Testing the water at Te Waihora

Christchurch Boys High Students and Lincoln University Waterwatch taking samples.

Christchurch Boys High School Students and Lincoln University Waterwatch taking samples at Te Waihora.

The year 12 agribusiness class at Christchurch Boys High School (CBHS) is using Lake Ellesmere / Te Waihora as a case study to analyse the impact man has played on the local ecosystem.

Derek McLauchlan, Head of Commerce at CBHS says “we choose to investigate Te Waihora because the Whakaora Te Waihora joint partnership provided a great basis for students to justify possible solutions to water quality issues”.

As part of the paper a group of students from CBHS ventured from the classroom to the lakefront to test water samples and assess water quality at Te Waihora.

“The boys will identify the consequences of mans’ actions on economic, environmental, social and cultural sustainability of the lake”, says Derek.

Christchurch Boys High School Students and Lincoln University Waterwatch conducting experiments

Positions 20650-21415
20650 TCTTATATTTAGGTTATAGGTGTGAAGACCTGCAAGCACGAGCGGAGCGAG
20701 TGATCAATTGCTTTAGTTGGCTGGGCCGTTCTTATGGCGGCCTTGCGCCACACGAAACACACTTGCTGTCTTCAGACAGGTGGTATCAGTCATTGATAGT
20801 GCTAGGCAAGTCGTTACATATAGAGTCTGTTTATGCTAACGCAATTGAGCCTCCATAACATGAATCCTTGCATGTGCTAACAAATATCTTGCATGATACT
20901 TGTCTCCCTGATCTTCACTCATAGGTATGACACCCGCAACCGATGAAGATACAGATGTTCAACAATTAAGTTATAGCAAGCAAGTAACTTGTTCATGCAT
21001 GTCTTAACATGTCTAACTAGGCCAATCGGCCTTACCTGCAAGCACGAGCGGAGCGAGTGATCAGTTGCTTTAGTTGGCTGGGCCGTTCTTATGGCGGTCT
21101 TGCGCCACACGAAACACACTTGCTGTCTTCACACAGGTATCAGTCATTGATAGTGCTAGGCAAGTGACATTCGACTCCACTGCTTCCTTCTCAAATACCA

Christchurch Boys High School Students and Lincoln University Waterwatch conducting experiments  at Te Waihora.

“While at the lake the students looked at pH, levels of nitrate, phosphate, oxygen saturation and turbidity. They also collected invertebrates and other animal life to identify Indicator specifies such as mayfly to see the impact water quality is having on the ecosystem,” says Derek.

“The Lincoln University Waterwatch team who facilitated the trip were great at helping the boys to conduct experiments and collect samples. As well as teaching them about the lake’s ecosystem and about water quality,” says Derek.

Derek said David Perenara-O’Connell, Project Manager – Ngāi Tahu Relationships, at Environment Canterbury, “is coming to speak to the students about the important role Te Waihora plays as a tribal taonga for Ngāi Tahu. His session will look at the history of Te Waihora and its significance as a mahinga kai site.”

“CBHS choose to do agribusiness because the sector is demanding students with both science and commercial knowledge so doing a course like this is great for the kids,” says Derek.

The students will be expected to write a report that looks to identify possible solutions to enhance the water quality at Te Waihora.

“Because of the joint partnership and plans that have been developed at Te Waihora the students have a framework they can use to justify the solutions to water quality issues they identify,” says Derek.

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